Our Churches are in need of the new life given by the Holy Spirit in order to bear witness, first of all here in Jerusalem, and, from Jerusalem, to the ends of the earth, to Jesus who wanted us to be here after the departure of the apostles.  The vocation of the Church of Jerusalem, and therefore of each of us who are called to live here, is precisely to make Pentecost an event that renews the lives of each of us on a daily basis.  Our vocation, just as difficult as was that of Jesus, is to say to our small number of faithful that the Spirit of God does not count on numbers but on our willingness to receive the Spirit.  Our vocation is to love one another, as did the first community in this holy city, and by this love, to remain open to receiving the Spirit.  All of our country needs the Spirit and the new life He offers us, which is one of justice, peace and security.  That is the service which the Churches must offer to the country.

The context in which we live and which is provided by our political leaders is made up of perplexity and weakness.  This prolongs situations of injustice and provokes a situation of violence which is deteriorating day by day and which works only to the advantage of the extremists.  Our political leaders are alone, without God, in the city of God, placing the salvation of their peoples in their own strengths and criteria, and counting on numbers, armies, hate, and extremism.  The devout faithful of Jerusalem, the people of all faiths in Jerusalem, can humbly and silently make present the Spirit of God.  They can free their leaders of their perplexities and weaknesses by showing them the paths of life for the peoples of this Holy Land and of the region.

We need courageous leaders who can sacrifice their seats and maybe their lives so that the people who elected them can live.  Only this type of courage will provide solutions to the Gordian knot of this long conflict between the inhabitants of this land.  It is the land of God and the land of the Spirit, not just the land of human beings.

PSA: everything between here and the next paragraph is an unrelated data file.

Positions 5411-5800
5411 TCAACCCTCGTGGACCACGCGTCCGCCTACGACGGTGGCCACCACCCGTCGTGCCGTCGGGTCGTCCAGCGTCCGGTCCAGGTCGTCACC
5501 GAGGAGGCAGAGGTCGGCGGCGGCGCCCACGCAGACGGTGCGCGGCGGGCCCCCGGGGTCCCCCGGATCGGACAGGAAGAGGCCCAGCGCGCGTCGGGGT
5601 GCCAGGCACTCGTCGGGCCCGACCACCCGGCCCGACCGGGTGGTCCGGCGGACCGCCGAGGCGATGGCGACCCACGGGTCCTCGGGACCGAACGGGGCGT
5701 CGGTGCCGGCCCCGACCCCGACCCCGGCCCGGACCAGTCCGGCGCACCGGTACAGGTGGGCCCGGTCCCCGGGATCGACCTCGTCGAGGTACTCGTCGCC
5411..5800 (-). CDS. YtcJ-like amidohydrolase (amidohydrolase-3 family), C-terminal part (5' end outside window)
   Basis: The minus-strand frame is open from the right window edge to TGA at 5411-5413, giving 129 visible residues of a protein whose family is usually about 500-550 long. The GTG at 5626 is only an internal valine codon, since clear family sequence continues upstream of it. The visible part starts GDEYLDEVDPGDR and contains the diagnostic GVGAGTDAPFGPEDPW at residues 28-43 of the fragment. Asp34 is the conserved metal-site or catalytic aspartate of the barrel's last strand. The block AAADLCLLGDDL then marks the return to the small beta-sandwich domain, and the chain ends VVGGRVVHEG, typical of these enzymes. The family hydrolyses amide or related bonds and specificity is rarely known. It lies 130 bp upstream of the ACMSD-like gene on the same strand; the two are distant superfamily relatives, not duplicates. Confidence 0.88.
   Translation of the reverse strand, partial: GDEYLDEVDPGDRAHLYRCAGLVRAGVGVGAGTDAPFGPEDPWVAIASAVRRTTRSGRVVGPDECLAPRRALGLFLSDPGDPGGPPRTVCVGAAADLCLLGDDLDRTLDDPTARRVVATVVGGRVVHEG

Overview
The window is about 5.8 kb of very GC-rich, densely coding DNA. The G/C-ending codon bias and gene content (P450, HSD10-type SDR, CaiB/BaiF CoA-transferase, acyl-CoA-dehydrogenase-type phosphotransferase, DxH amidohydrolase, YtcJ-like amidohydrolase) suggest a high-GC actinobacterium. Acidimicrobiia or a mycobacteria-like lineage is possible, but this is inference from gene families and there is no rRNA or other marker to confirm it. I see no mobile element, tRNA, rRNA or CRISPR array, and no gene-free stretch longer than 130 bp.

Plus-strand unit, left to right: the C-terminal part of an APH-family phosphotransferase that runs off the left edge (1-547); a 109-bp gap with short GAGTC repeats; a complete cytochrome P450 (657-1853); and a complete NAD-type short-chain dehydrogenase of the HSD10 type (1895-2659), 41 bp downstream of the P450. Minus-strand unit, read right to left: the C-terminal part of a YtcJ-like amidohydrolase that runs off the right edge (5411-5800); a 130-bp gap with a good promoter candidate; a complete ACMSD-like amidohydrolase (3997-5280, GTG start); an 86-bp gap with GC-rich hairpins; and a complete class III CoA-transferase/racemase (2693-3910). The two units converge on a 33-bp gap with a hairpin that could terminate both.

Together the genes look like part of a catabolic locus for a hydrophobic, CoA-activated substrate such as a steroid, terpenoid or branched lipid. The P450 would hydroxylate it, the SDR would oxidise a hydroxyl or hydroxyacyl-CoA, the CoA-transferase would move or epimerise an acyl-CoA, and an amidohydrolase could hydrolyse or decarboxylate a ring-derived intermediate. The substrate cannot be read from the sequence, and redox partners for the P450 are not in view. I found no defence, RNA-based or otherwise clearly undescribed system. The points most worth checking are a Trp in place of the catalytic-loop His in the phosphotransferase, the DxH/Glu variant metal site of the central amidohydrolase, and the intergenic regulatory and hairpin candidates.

Saint Paul reminds us of that in the second reading taken from his letter to the Romans (Rom 8, 8-17) where he says: “The Spirit of God is alive in you.”  This is also true of us.  And he adds: “Those who are led by the Spirit of God are sons of God.  For you did not receive a spirit of slavery to fall back into fear, but you received a Spirit of adoption, through whom we cry, Abba, Father.” This Spirit frees us and gives us life.

Also, at all times in our history, we can count on the prayer of Jesus who is always with us: “I will ask the Father and he will give you another Paraclete to be with you always: the Spirit of truth” (Jn 14, 16-17).

Brothers and Sisters, we are welcoming today into our community a group of young people who are also receiving the Holy Spirit and who are becoming bearers of this Spirit in their families, in their schools, and among their comrades and friends, but also in the Holy Land.  They are also the new bearers of the Spirit of freedom, of truth, and of new strength based on love, all of which is needed in this land.  Let us pray for them so that they might remain faithful to the Spirit of Life which they are receiving today.  Let us pray for their parents that they might be able to guide them and help them preserve the Spirit of God within themselves.  Let us pray for the entire city of Jerusalem, for everyone in this Holy Land, Israelis, Palestinians, Jews, Christians, and Muslims, so that all might come to know and follow the Spirit of God in this holy city.  Amen.

† Michel Sabbah, Patriarch

Jerusalem, Pentecost, May 27th, 2007